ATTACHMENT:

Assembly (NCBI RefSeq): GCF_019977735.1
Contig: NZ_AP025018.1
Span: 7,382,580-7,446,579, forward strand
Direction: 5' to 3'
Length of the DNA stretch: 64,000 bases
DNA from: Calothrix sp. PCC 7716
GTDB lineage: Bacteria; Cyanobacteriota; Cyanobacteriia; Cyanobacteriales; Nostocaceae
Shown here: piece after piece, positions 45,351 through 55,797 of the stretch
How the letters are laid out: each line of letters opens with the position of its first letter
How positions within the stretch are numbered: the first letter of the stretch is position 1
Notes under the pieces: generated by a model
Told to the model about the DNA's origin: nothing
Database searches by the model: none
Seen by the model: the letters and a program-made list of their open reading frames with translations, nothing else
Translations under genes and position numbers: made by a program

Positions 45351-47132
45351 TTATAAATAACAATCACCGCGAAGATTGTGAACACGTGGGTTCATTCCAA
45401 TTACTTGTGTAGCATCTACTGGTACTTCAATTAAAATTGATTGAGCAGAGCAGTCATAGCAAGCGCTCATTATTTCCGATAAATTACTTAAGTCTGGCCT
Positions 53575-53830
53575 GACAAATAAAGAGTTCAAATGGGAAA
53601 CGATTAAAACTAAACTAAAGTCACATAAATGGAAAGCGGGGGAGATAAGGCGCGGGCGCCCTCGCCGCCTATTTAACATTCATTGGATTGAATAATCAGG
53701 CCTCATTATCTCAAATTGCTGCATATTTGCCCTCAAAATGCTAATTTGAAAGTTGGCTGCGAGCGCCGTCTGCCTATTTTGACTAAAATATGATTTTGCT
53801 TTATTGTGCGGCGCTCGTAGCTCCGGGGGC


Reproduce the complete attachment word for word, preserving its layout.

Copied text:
Assembly (NCBI RefSeq): GCF_019977735.1
Contig: NZ_AP025018.1
Span: 7,382,580-7,446,579, forward strand
Direction: 5' to 3'
Length of the DNA stretch: 64,000 bases
DNA from: Calothrix sp. PCC 7716
GTDB lineage: Bacteria; Cyanobacteriota; Cyanobacteriia; Cyanobacteriales; Nostocaceae
Shown here: piece after piece, positions 45,351 through 55,797 of the stretch
How the letters are laid out: each line of letters opens with the position of its first letter
How positions within the stretch are numbered: the first letter of the stretch is position 1
Notes under the pieces: generated by a model
Told to the model about the DNA's origin: nothing
Database searches by the model: none
Seen by the model: the letters and a program-made list of their open reading frames with translations, nothing else
Translations under genes and position numbers: made by a program

Positions 45351-47132
45351 TTATAAATAACAATCACCGCGAAGATTGTGAACACGTGGGTTCATTCCAA
45401 TTACTTGTGTAGCATCTACTGGTACTTCAATTAAAATTGATTGAGCAGAGCAGTCATAGCAAGCGCTCATTATTTCCGATAAATTACTTAAGTCTGGCCT
Positions 53575-53830
53575 GACAAATAAAGAGTTCAAATGGGAAA
53601 CGATTAAAACTAAACTAAAGTCACATAAATGGAAAGCGGGGGAGATAAGGCGCGGGCGCCCTCGCCGCCTATTTAACATTCATTGGATTGAATAATCAGG
53701 CCTCATTATCTCAAATTGCTGCATATTTGCCCTCAAAATGCTAATTTGAAAGTTGGCTGCGAGCGCCGTCTGCCTATTTTGACTAAAATATGATTTTGCT
53801 TTATTGTGCGGCGCTCGTAGCTCCGGGGGC